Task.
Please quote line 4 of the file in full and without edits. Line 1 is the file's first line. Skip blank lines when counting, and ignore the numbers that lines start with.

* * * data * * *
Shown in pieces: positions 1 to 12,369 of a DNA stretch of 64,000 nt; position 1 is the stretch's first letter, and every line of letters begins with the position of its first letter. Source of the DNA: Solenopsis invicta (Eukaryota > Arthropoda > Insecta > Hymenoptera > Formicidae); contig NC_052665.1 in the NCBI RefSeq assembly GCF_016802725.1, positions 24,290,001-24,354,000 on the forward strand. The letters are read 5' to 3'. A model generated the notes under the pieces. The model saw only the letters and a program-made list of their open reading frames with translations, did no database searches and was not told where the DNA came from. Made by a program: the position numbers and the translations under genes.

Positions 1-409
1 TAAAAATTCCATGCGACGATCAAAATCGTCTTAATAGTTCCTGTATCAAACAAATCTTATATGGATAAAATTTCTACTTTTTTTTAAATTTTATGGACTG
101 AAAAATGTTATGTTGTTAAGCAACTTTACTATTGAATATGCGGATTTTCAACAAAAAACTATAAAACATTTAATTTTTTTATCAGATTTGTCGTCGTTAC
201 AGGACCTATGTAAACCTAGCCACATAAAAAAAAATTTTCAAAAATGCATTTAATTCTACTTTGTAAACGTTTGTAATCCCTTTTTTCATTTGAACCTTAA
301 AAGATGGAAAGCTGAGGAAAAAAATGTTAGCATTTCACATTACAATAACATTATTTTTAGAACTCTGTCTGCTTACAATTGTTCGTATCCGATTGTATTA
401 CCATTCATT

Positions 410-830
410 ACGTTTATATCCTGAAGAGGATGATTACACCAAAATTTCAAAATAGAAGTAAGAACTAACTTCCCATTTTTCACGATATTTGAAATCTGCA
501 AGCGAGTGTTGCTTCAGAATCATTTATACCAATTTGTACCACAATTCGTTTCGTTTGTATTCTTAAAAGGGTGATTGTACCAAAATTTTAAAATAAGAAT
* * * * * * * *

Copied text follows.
101 AAAAATGTTATGTTGTTAAGCAACTTTACTATTGAATATGCGGATTTTCAACAAAAAACTATAAAACATTTAATTTTTTTATCAGATTTGTCGTCGTTAC